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It is 12 noon - do you know where your car is?

For most privately owned cars, the most common answers are: at home, at work or somewhere on the road.

But why does this matter?

The increased installation of solar panels is leading to a more pronounced "duck curve" in many power grids - with an over-supply of electricity around noon on sunny days and demand ramping up rapidly in the evening as the sun sets and people are returning home.

Large amounts of energy storage will be needed to "flatten the duck". While VRES like solar and wind have generally become the cheapest sources of electricity production, storage is still very expensive.

At the same time, we are seeing a strong trend to replace traditional cars with battery electric vehicles (BEV). For better or for worse, BEV are essentially large batteries on wheels. Because of this battery, BEV are significantly more expensive to manufacture and have a roughly 30% higher initial "carbon debt" than comparable ICE cars. On the other hand, once purchased, their carbon footprint improves the more they are (legitimately) used.

According to the EV database, the average BEV battery size is about 70kWh and the average energy consumption is 19kW per 100km. The average daily distance driven per car is about 30-40km (EU - US), which means that the average BEV needs about 6-8 kWh of energy per day for its driving needs and that a battery charge can last on average 8-10 days.

In order for electric cars to help "flatten the duck curve", charging stations would need to be available where the cars tend to be in the middle of the day - which for many commuters would be on corporate parking lot. Taking advantage of excess energy at mid-day on a sunny day will also require a smart charging infrastructure which delays the charging to the right time based on expected electricity supply as well as knowledge of the car's expected driving schedule.

Average daily electricity consumption (without heat and hot water) for a single person household in Switzerland is estimated around 6kWh - mostly for cooking and refrigerating food as well as washing and drying laundry. Assuming a 10 minute shower per day, we can add an additional 6kWh for hot water. Heating is harder to estimate, depending on the age and state of building as well as the climate and season.

Which means that the average BEV could support the average total electricity needs of its owner for 3-4 days without recharging, making it a significant source of potential long-duration storage.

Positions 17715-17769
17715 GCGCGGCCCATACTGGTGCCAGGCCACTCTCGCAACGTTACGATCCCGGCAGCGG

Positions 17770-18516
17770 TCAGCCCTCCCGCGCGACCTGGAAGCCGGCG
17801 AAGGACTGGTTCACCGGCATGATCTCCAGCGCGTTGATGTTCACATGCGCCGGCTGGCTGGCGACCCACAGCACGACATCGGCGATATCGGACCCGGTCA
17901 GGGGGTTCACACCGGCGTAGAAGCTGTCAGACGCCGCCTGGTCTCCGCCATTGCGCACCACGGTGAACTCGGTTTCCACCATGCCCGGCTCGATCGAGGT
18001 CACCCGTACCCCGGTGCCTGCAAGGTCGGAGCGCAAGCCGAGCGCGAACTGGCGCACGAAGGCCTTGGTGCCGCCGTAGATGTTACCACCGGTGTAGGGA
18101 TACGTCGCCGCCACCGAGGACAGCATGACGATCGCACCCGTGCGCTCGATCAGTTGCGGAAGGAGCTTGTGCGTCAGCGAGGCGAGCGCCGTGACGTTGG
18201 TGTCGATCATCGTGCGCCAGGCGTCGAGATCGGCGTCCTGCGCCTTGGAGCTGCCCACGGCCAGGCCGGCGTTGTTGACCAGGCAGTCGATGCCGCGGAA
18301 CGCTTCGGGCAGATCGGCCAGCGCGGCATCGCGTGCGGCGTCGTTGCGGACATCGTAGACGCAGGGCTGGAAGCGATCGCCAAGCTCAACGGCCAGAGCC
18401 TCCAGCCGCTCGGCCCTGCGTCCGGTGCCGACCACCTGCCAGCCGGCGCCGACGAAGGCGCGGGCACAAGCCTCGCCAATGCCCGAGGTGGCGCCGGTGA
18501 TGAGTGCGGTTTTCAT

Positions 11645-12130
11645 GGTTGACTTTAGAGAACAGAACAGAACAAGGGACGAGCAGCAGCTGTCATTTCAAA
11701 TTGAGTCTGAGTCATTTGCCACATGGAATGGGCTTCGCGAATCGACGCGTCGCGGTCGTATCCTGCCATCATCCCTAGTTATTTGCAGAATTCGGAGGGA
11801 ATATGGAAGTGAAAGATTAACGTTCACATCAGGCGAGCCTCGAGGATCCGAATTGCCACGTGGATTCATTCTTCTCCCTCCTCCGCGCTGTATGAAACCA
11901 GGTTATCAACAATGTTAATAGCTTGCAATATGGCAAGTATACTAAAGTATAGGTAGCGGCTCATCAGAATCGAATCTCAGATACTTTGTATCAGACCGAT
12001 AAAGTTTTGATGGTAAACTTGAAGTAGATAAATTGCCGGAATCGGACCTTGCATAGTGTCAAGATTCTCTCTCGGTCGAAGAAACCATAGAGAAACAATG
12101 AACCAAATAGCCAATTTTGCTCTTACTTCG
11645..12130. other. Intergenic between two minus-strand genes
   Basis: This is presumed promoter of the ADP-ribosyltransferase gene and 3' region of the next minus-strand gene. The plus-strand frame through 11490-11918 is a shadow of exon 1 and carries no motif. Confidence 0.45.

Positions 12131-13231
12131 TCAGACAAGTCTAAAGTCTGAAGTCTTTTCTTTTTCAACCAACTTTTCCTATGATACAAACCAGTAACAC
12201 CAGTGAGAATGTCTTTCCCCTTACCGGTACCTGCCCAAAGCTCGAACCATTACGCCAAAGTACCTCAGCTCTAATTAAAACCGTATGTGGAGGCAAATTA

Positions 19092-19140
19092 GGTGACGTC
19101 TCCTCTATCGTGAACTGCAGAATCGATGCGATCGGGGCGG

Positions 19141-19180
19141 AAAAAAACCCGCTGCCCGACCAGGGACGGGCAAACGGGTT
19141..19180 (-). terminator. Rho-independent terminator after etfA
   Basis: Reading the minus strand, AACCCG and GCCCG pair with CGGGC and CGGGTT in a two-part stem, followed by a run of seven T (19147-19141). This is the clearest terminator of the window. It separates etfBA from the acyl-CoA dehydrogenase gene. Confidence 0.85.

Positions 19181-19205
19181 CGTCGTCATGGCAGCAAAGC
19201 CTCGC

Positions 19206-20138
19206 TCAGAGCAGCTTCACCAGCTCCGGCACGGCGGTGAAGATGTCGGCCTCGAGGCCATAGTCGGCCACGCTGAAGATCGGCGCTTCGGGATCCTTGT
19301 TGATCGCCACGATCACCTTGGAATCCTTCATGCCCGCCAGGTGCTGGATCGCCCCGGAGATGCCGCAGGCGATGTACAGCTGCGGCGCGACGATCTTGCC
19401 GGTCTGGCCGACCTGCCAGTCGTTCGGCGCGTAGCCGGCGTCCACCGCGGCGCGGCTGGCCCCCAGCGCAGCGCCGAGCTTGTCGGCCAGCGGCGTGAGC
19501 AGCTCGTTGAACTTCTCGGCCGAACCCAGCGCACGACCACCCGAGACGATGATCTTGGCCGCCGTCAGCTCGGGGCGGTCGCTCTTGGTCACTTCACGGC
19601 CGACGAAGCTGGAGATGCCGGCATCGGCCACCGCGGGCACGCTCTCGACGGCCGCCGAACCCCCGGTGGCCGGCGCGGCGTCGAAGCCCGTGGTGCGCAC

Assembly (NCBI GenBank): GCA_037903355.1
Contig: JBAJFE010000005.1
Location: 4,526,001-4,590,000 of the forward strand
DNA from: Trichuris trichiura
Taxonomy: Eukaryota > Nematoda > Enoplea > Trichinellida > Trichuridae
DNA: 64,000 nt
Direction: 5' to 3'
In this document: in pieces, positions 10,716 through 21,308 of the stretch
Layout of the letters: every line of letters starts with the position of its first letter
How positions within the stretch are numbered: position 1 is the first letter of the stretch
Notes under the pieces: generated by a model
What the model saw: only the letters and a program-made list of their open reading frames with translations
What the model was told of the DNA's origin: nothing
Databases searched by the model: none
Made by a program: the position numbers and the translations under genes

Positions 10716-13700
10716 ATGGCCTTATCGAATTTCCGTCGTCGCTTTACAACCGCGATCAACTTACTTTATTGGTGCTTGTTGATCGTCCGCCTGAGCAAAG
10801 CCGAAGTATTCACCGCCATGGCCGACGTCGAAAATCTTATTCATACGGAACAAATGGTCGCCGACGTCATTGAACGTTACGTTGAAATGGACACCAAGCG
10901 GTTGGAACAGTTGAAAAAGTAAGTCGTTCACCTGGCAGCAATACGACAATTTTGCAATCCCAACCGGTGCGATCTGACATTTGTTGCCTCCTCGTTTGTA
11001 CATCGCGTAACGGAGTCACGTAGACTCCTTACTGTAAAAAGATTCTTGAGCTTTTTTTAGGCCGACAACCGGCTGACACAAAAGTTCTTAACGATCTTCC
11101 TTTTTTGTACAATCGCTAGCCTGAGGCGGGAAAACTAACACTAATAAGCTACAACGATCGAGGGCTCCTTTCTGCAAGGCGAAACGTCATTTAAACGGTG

For this use-case to work, cars would need to be equipped with bi-directional chargers (currently only in a few models) as well as a bi-directional charging connections and energy management systems at home or wherever the store electricity should be consumed.

Energy economics alone will unlikely justify the necessary investments. However, we also generally do not make automative purchase decisions purely on economic reasons - otherwise many of us would not own a car or at least not as large a car as we do. Beyond the utilitarian purpose of mobility, cars often represent intangible "value beyond" like fun, freedom, independence, rugged individualism, identity or security.

The idea of increased autarky and energy independence from the grid might well align with the mindset of many owners of large premium BEVs. As severe weather becomes more common across the globe and the power grid might become less reliable, being able to use the car as backup power for the whole house could provide a sense of security for which many owners are willing to pay a premium.

A particularly fitting symbol for this brand of rugged individualism might be the electric Ford F150 lightning pickup truck with a 130 kWh battery. Which is more than large enough to power even a large house for days if not weeks.

For private car owners, V2G (vehicle to grid) might never be a particularly appealing use-case, while home backup power and increased autonomy (V2H: vehicle to home) might be more in line with the mindset of private car owners around freedom or independence. If car batteries are being used to supply electricity, most of the action might be behind the meter (BTM).

If a car is typically not at home in the garage during the mid-day solar peak, then it cannot the store excess production from the rooftop solar panels. However it could store the excess power from solar panels at a corporate office parking lot, taking the energy home to be used in the evening and over night.

If BEV are to become the central hub of a BYOE ("Bring Your Own Electricity") solution, they need to become much better at predicting their user's mobility needs, as well as the energy supply and demand profiles for each of the locations where the car is regularly connected to a grid.